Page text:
Prevalence of mycotoxins in food by-products

08-09 | |
Brewer’s spent grain and sugar beet pulp are both food by products that are commonly used as livestock feed. Photo: Mark Pasveer
Brewer’s spent grain and sugar beet pulp are both food by products that are commonly used as livestock feed. Photo: Mark Pasveer

Mycotoxin contamination in by-products represents a drawback for reliable valorisation for food and feed, hampering their application range. The prevalence of mycotoxins in some of the common by-products used in the feed industry is presented in this recent study.

The transition to a circular economy requires the prevention of microbiological and chemical risks to guarantee the physicochemical and microbiological stability of reused food by-products. Sustainable solutions for their management remain a great challenge for several industries, mainly due to their potential contamination by mycotoxins, which are natural toxins produced by diverse fungi as secondary metabolites. Aflatoxins (AFs), Ochratoxins (OTs), Fumonisins (FBs), Zearalenone (ZEA), and Trichothecenes constitute the main toxins that have been described to potentially occur in a variety of foods, from crops to animal products, but with limited information on their counterpart by-products.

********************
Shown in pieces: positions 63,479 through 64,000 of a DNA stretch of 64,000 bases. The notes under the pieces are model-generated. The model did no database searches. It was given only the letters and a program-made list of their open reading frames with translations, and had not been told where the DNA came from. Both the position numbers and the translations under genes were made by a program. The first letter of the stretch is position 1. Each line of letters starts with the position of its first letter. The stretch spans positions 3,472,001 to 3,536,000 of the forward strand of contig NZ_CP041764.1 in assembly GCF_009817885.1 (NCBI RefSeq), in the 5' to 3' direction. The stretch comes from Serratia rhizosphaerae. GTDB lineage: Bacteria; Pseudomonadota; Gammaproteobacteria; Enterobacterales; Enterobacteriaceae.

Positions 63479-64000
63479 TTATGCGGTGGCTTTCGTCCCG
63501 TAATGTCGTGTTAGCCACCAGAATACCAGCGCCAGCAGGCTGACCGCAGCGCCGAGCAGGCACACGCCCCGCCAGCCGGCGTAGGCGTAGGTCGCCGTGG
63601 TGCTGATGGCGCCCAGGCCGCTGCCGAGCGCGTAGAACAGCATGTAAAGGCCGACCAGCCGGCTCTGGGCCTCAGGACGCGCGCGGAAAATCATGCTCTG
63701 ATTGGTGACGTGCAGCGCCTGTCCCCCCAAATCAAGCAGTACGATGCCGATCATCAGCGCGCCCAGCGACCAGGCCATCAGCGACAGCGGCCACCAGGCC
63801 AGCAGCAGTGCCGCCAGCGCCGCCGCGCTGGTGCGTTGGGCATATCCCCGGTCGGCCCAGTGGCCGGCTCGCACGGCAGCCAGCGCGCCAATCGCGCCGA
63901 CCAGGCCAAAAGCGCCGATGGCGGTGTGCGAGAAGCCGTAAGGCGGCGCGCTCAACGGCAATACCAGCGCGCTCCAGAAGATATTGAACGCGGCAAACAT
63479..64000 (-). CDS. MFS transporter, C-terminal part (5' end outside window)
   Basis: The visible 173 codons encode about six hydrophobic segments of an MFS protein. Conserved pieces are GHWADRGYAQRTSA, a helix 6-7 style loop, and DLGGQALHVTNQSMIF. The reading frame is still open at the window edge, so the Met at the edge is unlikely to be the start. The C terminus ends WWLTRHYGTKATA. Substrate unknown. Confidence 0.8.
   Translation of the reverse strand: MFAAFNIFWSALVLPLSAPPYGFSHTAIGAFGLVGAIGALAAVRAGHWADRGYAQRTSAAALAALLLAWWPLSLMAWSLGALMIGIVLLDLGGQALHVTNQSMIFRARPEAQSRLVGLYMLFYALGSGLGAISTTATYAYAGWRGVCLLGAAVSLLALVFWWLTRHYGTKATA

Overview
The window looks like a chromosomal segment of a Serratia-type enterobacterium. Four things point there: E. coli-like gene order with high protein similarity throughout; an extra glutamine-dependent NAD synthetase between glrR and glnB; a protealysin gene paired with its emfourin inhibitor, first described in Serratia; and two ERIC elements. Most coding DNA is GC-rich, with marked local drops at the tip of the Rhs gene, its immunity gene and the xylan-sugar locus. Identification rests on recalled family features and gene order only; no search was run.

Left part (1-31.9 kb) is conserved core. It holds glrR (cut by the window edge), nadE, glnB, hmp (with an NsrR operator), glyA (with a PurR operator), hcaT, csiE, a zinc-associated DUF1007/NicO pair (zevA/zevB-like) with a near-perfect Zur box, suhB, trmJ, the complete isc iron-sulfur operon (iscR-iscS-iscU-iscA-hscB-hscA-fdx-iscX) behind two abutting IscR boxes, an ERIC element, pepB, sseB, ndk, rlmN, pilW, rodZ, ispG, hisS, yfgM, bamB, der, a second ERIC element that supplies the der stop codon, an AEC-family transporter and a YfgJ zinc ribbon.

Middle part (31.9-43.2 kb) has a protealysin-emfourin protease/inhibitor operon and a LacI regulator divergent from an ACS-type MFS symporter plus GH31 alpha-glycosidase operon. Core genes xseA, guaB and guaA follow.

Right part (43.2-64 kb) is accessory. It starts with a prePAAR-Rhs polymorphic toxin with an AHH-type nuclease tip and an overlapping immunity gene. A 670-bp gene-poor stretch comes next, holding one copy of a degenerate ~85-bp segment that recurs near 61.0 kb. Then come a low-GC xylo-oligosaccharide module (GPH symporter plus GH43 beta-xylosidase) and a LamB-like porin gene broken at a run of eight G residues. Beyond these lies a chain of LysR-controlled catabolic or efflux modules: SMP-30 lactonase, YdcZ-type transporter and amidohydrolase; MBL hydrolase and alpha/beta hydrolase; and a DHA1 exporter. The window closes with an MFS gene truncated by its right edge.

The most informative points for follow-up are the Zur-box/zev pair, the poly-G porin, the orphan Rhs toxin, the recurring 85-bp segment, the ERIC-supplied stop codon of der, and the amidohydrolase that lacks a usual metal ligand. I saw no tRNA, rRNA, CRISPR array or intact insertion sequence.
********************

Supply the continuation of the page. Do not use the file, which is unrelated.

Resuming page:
A review study* summarises studies on the assessment of mycotoxins in food by-products commonly used for animal feed, namely distiller dried grain with solubles (DDGS), brewer’s spent grain and yeast, grape pomace, and sugar beet pulp. In brief, researchers in this study published in the journal Toxins highlight the prevalence of mycotoxins in food by-products and indicate the gap in the mycotoxin legislation limits of the by-products as extrapolated from the corresponding food materials.

Distiller Dried Grain with Solubles (DDGS)

DDGS is the main by-product of the distilled ethanol industry (beverage or biofuel), being the ground residue of cereal grains, such as maize, rice, and other grains, that are left over after ethanol production via the grains’ starch. The assessment of mycotoxins in DDGS revealed high levels of contamination despite its relatively low moisture content (7.1%). A variable degree of DDGS contamination was reported. Despite this variability, the most significant content appeared to occur for Fumonisin B1 (FB1) and Fumonisin B2 (FB2), Deoxynivalenol (DON), Zearalenone (ZEA), and Beauvericin (BEA), while high variability was observed in Aflatoxins. The 3 most prevalent mycotoxins were: